While most '90s teens were listening to Oasis or watching Clueless, LeAnn Rimes had grander career aspirations. The country starlet won her first career award for Best New Artist at the ripe young age of 14, making her the youngest person to ever win a GRAMMY. The 39th show was also notable for being the first time the GRAMMYs were broadcast from an arena, with Madison Square Garden fittingly doing the honors.
Radio City Music Hall, Feb. 25, 1998
Bob Dylan gets soy bombed
The GRAMMYs' 40th birthday party got wild with one of the most bizarre live performance moments ever. Bob Dylan was turning in a rootsy rendition of "Love Sick" when background dancer Michael Portnoy — who took off his shirt to reveal the words "Soy Bomb" scrawled across his chest — went off-script and proceeded to dance along in a spastic manner. Undeterred, Dylan finished his song without further casualty. Later, the folk legend took home Album Of The Year for Time Out Of Mind. His son, Jakob, won a GRAMMY with his band the Wallflowers, making it a truly unforgettable family evening.
Shawn Colvin's speech is Wu-Tanged
Years before Kanye West, Wu-Tang Clan's Ol' Dirty Bastard arguably created the template for how to interrupt a speech at the 40th GRAMMY Awards. As Shawn Colvin began her acceptance for Song Of The Year for "Sunny Came Home," Ol' Dirty Bastard rushed the stage to steal the mic. "I went and bought me an outfit today that cost me a lot of money," he said. "Because I figured that Wu-Tang was going to win. I don't know how you all see it, but when it comes to the children, Wu-Tang is for the children." Apparently, so was John Denver, who ended up taking Best Musical Album For Children that year.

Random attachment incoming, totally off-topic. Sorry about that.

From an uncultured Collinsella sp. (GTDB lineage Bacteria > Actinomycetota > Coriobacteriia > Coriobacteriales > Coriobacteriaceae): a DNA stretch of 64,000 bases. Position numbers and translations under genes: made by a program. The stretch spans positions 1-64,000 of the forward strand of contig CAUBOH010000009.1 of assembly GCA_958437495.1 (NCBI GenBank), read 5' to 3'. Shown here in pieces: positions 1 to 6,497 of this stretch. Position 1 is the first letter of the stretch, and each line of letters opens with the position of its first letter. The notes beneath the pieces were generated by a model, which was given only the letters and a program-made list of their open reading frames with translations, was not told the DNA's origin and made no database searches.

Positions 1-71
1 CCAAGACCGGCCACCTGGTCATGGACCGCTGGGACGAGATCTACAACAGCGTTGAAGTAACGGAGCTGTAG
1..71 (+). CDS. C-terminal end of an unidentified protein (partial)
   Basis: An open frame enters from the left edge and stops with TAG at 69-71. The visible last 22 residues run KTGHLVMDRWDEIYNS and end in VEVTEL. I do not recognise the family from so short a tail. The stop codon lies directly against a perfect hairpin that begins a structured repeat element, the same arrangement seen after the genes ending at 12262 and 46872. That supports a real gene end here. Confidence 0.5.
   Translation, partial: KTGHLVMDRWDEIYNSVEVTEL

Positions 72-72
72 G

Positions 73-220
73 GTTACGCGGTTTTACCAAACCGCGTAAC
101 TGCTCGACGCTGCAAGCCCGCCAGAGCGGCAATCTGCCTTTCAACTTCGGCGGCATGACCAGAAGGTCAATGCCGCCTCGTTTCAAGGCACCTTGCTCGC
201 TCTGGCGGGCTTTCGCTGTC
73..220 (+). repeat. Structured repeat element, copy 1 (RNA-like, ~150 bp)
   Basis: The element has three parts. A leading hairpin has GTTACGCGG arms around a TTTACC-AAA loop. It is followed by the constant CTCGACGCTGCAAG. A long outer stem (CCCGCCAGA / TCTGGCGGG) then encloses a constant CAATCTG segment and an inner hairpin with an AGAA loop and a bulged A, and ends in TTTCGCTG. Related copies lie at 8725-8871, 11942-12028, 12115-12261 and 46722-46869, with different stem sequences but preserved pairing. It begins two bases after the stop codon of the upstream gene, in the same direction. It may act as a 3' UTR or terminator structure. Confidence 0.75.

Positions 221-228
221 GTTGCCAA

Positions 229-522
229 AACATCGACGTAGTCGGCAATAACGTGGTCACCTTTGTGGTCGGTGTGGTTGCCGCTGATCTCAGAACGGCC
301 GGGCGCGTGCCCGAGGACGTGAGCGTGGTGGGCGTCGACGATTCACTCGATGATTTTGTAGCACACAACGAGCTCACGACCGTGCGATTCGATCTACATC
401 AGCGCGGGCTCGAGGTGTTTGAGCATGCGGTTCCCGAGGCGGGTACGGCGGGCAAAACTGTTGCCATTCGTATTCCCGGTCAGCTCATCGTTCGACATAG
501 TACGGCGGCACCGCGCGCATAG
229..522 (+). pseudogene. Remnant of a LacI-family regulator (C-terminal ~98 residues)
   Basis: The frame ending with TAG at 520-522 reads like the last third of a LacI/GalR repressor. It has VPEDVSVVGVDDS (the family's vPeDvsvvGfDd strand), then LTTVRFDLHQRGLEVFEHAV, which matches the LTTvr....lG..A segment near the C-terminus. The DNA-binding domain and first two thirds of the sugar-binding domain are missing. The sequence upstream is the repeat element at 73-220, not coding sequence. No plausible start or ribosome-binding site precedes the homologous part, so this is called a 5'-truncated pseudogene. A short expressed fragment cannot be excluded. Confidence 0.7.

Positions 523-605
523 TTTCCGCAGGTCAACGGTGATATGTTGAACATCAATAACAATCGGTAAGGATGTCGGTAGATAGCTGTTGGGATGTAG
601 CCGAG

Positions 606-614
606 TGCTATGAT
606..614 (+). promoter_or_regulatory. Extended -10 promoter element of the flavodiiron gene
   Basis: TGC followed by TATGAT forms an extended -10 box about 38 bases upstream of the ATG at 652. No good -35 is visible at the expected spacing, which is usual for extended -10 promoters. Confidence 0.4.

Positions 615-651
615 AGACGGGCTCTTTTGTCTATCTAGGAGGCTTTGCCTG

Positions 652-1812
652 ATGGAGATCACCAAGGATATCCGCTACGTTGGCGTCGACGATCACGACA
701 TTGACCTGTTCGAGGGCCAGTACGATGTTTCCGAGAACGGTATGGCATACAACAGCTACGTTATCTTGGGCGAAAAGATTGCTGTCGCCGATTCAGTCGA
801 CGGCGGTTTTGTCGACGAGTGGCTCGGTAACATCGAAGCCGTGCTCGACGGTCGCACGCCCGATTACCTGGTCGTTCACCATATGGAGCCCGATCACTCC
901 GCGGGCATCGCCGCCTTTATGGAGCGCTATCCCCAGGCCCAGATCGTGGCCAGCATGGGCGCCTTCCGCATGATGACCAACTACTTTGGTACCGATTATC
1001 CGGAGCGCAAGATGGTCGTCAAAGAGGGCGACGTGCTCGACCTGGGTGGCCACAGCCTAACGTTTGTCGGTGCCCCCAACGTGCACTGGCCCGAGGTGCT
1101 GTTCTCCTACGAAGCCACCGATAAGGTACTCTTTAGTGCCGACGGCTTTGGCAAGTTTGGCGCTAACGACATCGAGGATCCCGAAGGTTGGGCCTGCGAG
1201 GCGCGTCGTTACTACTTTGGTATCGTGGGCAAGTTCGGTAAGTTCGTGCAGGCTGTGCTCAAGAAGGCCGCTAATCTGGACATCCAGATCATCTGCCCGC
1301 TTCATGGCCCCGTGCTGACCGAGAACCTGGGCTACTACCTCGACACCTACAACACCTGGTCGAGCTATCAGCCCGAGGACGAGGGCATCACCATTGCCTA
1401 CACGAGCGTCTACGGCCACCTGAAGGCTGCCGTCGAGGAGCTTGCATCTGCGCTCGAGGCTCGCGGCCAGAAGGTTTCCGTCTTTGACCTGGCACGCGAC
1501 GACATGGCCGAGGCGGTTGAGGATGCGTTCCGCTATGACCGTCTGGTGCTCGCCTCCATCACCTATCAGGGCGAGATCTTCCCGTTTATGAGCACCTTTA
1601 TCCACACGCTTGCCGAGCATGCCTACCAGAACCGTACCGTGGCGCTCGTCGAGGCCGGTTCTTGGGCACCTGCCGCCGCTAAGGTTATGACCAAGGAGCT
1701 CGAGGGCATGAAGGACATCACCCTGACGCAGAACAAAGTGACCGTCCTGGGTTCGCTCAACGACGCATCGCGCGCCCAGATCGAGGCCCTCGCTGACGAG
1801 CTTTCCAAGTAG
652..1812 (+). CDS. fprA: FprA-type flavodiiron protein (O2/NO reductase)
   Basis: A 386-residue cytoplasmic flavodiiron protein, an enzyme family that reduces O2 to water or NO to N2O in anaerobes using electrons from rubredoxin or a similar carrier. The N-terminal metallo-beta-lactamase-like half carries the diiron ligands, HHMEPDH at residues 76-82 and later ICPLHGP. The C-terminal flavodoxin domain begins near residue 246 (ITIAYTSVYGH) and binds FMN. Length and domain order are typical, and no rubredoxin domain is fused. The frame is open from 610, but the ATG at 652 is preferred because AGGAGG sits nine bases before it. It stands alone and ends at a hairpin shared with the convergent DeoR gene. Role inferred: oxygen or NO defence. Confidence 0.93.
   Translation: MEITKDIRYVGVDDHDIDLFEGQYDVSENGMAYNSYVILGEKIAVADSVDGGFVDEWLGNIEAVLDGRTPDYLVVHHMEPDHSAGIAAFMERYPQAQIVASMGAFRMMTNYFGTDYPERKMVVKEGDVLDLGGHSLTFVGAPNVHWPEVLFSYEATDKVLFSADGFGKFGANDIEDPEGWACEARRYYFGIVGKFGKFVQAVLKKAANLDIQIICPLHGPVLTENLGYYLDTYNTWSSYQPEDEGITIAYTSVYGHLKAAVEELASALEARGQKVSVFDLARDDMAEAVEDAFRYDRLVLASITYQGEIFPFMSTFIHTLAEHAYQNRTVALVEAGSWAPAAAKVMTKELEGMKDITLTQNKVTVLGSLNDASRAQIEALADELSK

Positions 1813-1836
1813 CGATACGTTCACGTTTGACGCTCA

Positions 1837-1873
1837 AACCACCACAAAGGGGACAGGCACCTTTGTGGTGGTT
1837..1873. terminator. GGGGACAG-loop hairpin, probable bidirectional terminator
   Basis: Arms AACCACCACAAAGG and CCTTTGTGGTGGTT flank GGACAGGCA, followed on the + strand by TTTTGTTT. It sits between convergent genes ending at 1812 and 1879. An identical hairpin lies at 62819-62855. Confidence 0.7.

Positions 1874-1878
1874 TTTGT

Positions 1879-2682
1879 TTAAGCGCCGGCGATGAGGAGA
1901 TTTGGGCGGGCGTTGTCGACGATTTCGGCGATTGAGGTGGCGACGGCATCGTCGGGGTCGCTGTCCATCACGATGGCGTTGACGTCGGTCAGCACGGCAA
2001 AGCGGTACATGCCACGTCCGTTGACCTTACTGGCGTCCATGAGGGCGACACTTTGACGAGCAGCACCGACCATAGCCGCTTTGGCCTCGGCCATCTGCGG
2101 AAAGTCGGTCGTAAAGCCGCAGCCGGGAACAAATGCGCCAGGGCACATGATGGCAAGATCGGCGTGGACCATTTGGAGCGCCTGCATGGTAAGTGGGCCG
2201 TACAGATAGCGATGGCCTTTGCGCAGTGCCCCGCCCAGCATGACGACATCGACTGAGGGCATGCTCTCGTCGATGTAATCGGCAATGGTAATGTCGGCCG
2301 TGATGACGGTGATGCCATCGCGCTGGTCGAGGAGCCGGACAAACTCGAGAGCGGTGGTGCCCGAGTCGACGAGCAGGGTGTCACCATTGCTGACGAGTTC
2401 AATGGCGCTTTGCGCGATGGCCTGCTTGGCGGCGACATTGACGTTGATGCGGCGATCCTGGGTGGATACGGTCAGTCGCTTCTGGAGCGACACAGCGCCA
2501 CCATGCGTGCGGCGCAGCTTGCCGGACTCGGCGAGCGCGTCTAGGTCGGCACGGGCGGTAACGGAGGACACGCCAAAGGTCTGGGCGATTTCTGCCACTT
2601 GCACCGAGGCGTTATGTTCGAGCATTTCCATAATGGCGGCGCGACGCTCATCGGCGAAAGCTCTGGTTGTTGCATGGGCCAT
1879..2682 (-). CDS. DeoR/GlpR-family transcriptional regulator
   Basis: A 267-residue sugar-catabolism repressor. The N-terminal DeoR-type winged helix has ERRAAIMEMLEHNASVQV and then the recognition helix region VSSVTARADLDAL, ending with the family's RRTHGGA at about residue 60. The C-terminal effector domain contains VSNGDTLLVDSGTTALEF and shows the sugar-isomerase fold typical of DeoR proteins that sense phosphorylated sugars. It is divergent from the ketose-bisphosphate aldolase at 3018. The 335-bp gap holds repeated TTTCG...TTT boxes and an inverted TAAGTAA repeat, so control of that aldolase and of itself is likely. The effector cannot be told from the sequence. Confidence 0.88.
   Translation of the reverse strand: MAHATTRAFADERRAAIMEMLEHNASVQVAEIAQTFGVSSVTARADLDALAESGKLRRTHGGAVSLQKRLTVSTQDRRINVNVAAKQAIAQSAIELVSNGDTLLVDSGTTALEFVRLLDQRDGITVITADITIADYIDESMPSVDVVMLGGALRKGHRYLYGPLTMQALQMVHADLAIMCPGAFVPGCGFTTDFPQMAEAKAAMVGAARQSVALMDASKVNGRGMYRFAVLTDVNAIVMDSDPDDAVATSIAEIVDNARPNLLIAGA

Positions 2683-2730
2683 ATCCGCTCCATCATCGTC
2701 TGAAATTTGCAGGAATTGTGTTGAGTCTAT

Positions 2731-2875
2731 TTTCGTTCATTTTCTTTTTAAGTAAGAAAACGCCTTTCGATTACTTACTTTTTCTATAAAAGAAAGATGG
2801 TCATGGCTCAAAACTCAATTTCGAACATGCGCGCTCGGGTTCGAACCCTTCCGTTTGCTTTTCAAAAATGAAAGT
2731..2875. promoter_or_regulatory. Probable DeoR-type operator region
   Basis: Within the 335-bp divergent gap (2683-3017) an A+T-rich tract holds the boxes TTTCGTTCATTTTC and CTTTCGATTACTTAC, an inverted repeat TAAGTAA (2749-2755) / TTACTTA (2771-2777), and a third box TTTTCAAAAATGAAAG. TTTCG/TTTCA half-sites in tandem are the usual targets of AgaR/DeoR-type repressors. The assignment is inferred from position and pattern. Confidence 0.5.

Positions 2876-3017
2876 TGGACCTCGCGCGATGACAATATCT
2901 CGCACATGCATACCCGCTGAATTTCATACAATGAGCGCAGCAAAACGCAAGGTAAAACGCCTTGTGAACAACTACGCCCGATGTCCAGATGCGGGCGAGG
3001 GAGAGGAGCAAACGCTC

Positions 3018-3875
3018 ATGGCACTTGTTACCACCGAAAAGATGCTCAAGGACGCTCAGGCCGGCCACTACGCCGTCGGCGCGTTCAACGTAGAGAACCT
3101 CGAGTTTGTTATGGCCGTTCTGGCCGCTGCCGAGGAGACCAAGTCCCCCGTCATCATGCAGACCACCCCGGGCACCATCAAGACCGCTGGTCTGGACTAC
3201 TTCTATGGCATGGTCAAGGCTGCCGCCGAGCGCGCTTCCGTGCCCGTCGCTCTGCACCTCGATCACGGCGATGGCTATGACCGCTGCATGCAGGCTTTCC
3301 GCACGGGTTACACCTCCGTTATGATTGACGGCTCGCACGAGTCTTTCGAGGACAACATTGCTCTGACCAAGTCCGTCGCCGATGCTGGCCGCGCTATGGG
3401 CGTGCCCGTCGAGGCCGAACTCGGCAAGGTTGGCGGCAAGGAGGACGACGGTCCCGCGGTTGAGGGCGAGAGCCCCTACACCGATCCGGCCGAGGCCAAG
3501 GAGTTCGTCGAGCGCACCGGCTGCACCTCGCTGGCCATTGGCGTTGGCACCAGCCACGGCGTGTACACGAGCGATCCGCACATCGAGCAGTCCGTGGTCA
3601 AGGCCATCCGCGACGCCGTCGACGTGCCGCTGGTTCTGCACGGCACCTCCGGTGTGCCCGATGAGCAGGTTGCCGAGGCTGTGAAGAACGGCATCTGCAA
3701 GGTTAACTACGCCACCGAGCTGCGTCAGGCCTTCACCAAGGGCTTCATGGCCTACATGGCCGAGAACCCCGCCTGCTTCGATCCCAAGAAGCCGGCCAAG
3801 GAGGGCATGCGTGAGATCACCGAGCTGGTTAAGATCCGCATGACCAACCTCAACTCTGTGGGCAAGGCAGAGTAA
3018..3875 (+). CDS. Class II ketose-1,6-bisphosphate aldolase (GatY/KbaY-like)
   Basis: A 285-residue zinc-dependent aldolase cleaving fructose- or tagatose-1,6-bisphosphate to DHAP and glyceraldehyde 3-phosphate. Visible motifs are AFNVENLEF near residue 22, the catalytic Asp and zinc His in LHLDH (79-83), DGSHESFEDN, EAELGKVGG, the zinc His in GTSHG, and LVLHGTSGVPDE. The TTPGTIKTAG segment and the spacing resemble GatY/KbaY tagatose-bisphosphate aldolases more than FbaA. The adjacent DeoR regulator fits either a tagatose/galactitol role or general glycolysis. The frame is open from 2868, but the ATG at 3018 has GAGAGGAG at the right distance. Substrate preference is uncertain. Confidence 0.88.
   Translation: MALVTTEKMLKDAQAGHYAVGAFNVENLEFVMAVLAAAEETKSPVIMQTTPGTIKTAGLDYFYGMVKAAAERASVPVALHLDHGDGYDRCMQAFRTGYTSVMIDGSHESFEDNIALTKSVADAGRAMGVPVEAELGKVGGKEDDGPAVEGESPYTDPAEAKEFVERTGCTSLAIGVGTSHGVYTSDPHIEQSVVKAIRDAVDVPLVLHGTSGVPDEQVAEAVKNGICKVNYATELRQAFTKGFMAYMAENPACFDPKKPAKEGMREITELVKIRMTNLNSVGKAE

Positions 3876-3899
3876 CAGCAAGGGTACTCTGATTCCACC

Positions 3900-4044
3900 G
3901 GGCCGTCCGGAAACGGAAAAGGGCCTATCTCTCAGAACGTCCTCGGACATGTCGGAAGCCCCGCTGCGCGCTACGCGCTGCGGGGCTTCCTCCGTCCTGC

Madison Square Garden, Feb. 23, 2003
Simon & Garfunkel break their silence
The legendary New York-based duo, whose history with the city included a momentous concert in Central Park in 1981, broke their acrimonious silence by performing a stunning acoustic version of their first hit, "The Sounds Of Silence," (GRAMMY Hall Of Fame, 2004). The heartfelt reunion — which segued into a massively successful tour — was spawned by the pair's presentation of The Academy's Lifetime Achievement Award.
The Boss helps NYC rise back up
The 45th GRAMMY Awards at Madison Square Garden not only marked the show's first return to New York in five years, it was the first since Sept. 11, 2001. Bruce Springsteen, New Jersey's favorite son, performed a rollicking rendition of "The Rising," a song bottling the resiliency of the city and its residents. Springsteen also led the show finale, a Joe Strummer tribute featuring Steven Van Zandt, Elvis Costello and Dave Grohl. Fittingly, the Boss' presence punctuated this emotional musical homecoming, which was arguably the city's first major positive event since the terrorist attacks.